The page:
The “Testing Effect” describes the power of retrieval. Its most common application can be seen in testing in school exams; to help measure learning and assign grades. In the corporate world, this process is often shunned as a facile means of overcoming employee resistance or circumventing policy & procedure issues.
Testing as a whole has come under fire in recent years. Various elementary, secondary and post-secondary learners and academic bodies have cited that testing in the traditional manor is not an effective means of determining comprehension and this notion has carried over into corporate learning to some extent. Testing has gotten a “bad rap” and it is often related to memorization.
In their book “Make It Stick”, authors Peter C. Brown, Henry L Roediger III and Mark A. McDaniel cited that a “2010 New York Times article reported on a scientific Study that showed that students who read a passage of text and then took a test asking them to recall what they had read retained an astonishing 50% more of the information a week later than students who had not been tested.”
The book, Make It Stick, suggests that the New York Times article would seem like good news, but here’s how it was greeted in many online comments:
“Once again, another author confuses learning with recalling information.”
“I personally would like to avoid as many tests as possible, especially with my grades on the line,. Trying to learn in a stressful environment is no way to help retain information.”
“Nobody should care whether memorization is enhanced by practice testing or not. Our children cannot do much of anything anymore.”
eLearning can be an important component of learning new skills, enhancing product knowledge, reinforcing policies and procedures or changing behaviour, but only when a well-defined testing process is associated with any given topic or group of topics. This process enhances retrieval of information and can have an important influence on work practices; but only when content is coupled with a well thought out testing process that is extended over time.
I suppose the next question is how? How does the process of retrieval of information enhance memory? The basic concept is this - the act of retrieving information from memory makes it easier to retrieve later. We retrieve information from memory every moment of every day; how to tie a knot, how to start your car, how to program your remote (well maybe not this one), how to add and subtract, etc. These may seem common and mundane but they are made thus through the repetition of retrieving information repeatedly, thereby embedding knowledge more permanently.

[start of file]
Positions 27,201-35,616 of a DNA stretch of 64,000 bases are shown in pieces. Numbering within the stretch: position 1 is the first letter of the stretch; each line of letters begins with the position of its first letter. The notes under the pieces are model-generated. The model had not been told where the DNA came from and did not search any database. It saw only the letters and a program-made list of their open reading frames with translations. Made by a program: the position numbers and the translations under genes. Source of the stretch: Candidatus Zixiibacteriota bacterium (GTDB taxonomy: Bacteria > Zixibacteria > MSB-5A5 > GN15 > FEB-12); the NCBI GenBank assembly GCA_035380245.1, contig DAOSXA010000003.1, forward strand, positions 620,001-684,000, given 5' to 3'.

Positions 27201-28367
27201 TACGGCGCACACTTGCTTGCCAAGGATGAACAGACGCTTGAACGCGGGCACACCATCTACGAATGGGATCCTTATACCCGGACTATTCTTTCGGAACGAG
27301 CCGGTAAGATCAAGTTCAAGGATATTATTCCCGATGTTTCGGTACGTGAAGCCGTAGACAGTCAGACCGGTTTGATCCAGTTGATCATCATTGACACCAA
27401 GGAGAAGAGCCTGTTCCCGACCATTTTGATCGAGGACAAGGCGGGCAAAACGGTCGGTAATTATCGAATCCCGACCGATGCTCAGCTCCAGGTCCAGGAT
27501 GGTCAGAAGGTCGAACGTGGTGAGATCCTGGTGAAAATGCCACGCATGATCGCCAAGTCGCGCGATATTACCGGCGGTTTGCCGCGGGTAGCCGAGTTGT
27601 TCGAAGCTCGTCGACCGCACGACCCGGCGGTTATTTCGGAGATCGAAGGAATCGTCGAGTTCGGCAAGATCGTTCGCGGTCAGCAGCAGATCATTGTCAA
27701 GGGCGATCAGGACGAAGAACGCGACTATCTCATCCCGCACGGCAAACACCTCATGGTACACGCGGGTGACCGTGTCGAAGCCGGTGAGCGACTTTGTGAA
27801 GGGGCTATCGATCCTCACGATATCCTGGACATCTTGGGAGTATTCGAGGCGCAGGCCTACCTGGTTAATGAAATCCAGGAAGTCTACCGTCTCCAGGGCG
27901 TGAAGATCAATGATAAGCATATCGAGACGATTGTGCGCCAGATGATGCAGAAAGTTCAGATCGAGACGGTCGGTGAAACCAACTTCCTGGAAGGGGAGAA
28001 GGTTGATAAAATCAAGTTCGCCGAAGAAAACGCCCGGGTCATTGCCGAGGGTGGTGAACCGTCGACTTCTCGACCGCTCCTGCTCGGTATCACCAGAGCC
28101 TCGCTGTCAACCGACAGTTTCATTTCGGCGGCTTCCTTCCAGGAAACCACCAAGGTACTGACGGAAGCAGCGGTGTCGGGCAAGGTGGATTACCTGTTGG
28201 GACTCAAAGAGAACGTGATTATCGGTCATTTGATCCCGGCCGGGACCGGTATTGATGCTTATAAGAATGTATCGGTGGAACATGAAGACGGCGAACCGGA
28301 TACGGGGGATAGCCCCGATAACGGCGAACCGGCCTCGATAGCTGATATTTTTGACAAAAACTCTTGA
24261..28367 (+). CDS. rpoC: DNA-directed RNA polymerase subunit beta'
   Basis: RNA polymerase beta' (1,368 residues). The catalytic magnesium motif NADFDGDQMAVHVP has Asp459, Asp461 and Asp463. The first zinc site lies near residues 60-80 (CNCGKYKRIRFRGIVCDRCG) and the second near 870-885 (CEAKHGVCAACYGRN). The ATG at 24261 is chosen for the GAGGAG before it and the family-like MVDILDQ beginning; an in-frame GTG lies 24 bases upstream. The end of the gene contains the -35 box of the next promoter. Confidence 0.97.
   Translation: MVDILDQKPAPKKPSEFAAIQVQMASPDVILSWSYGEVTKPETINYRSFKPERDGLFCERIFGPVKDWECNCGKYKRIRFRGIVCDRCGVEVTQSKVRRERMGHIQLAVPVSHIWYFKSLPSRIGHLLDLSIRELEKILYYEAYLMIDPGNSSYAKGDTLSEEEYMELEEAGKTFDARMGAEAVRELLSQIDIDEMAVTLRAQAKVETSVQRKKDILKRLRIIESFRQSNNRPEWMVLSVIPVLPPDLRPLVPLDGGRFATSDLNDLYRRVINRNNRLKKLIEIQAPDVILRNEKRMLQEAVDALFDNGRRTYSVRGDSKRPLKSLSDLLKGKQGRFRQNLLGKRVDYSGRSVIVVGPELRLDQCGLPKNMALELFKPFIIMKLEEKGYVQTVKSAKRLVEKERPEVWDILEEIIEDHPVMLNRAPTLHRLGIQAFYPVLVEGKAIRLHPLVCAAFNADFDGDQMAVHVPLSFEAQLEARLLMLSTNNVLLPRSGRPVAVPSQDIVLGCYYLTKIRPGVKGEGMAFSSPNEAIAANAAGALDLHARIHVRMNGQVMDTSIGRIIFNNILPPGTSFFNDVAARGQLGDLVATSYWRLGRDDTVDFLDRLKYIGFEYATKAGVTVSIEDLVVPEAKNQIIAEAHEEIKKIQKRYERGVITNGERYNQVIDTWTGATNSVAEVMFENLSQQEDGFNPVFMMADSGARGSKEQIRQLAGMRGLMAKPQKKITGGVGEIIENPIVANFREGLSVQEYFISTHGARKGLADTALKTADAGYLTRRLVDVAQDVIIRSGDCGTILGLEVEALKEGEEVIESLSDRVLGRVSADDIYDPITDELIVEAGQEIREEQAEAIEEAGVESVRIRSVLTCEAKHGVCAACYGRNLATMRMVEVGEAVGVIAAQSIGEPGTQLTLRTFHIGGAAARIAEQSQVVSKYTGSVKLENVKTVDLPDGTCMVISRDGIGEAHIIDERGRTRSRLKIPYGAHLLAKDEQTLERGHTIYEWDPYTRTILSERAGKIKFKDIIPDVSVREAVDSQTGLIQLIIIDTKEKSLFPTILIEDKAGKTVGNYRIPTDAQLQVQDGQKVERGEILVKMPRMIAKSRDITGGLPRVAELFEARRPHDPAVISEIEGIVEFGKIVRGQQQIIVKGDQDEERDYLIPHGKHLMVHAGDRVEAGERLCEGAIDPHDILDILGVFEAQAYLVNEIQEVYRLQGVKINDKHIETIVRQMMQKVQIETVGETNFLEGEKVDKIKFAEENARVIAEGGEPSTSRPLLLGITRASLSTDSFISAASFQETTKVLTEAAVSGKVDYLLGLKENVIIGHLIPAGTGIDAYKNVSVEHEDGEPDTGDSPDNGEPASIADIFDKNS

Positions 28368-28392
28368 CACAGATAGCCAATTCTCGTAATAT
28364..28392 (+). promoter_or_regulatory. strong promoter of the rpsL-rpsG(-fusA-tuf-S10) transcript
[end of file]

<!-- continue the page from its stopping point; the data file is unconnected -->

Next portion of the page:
I think many of us can bare witness to the effects of retrieval strength in our daily lives, for example, if we go away for an extended trip, our minds would be far away from the normal processes and routines we follow daily. As a result, when we return, we have lost some information, perhaps: passwords, log in procedures, actions that we may undertake less frequently but typically would recall when retrieved periodically. This can be described as the ebbing of retrieval strength. We are not reminded of the information and gradually we forget.
What does it all mean for eLearning? I think we have to re-consider how we perceive testing, its frequency and the veracity of the testing process. In designing learning programs within corporate environments, we often view learning as a one-time event or a one-time window. We tend to design testing around that event or window but do not plan repeated opportunities to review content, refresh knowledge and enhance retrieval strength through a more rigorous testing process over the long term.
The process need not be onerous. We recommend offering shorter and more persistent testing on information. Make sure the information is prioritized, meaning focus on topics of greater importance to your organization’s mission. For example you may evaluate your learning calendar for a given year and consider reintroduction of key learning principles along with repeated testing opportunities. This can be coupled with the introduction of new content each calendar year.
Making the process fun and “not boring” will have an important effect on learning and embedding information making it easier to retrieve, however and perhaps more importantly, designing an ongoing process of presenting the prioritized information through multiple channels while reinforcing the learning process with testing is essential to effecting change through learning in your organization.